rvs_250x250Ruth Sharman is an English poet based in Bath. Her poems have appeared in a number of anthologies, and in national newspapers and magazines.

Scarlet Tiger, winner of the 2016 Straid Collection Award, is Ruth Sharman’s second full length collection of poetry and is published by Templar.

Her first collection, Birth of the Owl Butterflies, was published by Picador, and the title poem won second prize in the Arvon International Poetry Competition. The poem also appears on one of the International Baccalaureate’s English exam papers.

Ruth’s poems have featured on Radio 4’s Something Understood, The Song Inside (broadcast along with an interview in January 2015), and in a short film by Jesse Lawrence entitled Borderlands, part of a sequence exploring the theme of special places, and the relationship between place, inspiration and art.

Ruth read Modern Languages at Cambridge and went on to publish a PhD under the title The Cansos and Sirventes of the Troubadour Giraut de Borneil.

She lives with her son and works as a freelance editor and French translator.

The White Garden

I’m going to rip out the iceberg roses,
the rocket whose sweetness,
after dark, attracts the moths,
the Madonna lilies and myrtle
and pale bleeding hearts;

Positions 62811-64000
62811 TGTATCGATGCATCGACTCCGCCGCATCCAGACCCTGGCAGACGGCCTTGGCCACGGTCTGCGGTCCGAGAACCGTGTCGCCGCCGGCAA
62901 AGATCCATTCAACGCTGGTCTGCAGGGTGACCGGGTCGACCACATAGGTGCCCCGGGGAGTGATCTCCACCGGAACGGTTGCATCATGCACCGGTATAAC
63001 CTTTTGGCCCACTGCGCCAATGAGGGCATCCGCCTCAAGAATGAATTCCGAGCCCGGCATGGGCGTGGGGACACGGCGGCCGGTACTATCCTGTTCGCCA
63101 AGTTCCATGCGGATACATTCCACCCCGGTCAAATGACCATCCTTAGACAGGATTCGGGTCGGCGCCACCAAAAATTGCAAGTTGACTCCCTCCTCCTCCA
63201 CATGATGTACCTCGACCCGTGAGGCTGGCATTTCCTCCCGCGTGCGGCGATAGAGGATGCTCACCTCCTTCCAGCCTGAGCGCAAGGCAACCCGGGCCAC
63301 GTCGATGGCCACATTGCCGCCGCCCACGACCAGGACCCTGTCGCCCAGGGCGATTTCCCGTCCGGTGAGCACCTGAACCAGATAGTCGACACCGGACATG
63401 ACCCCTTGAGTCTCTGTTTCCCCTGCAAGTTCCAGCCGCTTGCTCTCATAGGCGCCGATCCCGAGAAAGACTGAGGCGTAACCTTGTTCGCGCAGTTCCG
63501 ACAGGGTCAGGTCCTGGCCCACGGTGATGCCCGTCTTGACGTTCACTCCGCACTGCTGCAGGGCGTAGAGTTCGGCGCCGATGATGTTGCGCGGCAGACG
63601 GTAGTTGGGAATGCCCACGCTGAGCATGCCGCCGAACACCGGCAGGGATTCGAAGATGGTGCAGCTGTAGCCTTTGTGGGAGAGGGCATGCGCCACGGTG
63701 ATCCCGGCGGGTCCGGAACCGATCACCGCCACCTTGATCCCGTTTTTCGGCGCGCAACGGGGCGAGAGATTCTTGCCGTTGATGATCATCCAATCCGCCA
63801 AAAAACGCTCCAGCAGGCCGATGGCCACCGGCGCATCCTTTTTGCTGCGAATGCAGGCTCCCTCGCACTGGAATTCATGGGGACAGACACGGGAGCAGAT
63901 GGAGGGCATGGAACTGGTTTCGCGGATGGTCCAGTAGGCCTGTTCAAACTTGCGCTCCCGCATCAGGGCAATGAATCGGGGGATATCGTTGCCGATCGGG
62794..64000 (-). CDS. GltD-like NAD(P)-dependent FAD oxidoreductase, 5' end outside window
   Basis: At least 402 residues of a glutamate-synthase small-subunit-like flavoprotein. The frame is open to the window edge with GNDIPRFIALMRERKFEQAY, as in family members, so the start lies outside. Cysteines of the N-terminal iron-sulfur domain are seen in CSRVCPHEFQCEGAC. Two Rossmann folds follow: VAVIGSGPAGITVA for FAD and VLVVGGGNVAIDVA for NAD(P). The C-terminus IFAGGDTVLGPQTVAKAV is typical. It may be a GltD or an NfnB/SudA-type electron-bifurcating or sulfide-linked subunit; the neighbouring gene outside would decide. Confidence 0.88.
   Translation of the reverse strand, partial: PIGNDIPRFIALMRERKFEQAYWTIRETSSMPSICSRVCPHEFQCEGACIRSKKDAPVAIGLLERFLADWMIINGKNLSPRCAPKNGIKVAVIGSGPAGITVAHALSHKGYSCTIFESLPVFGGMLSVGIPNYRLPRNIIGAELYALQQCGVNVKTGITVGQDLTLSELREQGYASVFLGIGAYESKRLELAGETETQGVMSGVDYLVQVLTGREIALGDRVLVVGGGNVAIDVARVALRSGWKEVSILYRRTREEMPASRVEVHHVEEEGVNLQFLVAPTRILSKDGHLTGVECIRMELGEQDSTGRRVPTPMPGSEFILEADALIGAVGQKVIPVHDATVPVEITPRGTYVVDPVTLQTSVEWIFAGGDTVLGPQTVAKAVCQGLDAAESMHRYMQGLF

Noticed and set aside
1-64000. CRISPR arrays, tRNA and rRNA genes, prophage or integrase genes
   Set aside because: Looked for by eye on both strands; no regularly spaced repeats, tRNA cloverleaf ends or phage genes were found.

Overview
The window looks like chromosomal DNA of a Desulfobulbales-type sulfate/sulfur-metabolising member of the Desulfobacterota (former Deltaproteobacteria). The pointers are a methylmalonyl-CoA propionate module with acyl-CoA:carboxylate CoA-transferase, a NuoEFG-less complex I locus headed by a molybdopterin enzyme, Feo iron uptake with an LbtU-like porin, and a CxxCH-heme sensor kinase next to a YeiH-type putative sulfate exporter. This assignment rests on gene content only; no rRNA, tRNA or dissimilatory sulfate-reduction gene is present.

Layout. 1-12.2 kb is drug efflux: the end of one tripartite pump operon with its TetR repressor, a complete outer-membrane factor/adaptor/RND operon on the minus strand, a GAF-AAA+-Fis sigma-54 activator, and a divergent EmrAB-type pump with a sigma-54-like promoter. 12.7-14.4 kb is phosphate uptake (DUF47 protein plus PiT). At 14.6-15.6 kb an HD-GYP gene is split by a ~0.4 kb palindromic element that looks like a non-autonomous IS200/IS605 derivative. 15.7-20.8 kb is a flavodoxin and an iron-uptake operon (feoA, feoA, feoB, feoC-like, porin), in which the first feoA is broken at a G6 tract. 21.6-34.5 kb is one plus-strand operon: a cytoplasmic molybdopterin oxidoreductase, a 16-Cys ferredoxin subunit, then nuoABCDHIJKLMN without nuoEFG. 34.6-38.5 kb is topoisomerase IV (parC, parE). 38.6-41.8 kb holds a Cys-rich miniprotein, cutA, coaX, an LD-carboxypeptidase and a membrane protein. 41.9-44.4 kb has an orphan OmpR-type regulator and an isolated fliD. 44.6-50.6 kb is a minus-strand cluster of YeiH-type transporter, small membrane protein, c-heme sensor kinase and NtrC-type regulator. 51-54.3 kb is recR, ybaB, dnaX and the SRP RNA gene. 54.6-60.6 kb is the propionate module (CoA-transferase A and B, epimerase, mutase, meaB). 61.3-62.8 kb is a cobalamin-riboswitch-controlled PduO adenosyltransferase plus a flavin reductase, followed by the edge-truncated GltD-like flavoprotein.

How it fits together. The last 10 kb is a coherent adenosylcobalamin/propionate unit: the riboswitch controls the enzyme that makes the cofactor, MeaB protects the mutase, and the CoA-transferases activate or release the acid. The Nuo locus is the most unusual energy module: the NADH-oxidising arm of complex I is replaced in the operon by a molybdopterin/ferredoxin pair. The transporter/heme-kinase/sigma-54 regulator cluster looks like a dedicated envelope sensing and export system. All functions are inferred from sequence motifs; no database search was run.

inject the heat of marigolds
and blowsy orange poppies
and plant that rose as black
as a woman’s blood before it flows.
I’ll call a truce with aphids
and the choking fronds of creepers,
stop cutting back the nettles
and cleaning out the pond.
I’ll let the sycamore saplings grow
until they’re giants against the sun,
and leeches breed in damp places
among the leaves, and snakes thick
as a man’s arm infest the trees.
There’ll be no peace: the air
will be full of rustlings and cries.
And in the twilight of the underforest
I’ll be there, waiting for you
with my pipe and poison darts.

(from Birth of the Owl Butterflies, Picador, 1997)

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In Borderlands, a short film by Jesse Lawrence, Ruth Sharman walks to an unassuming Neolithic Long Barrow, on the way revealing the themes that inform her work.

Watch the film on Vimeo here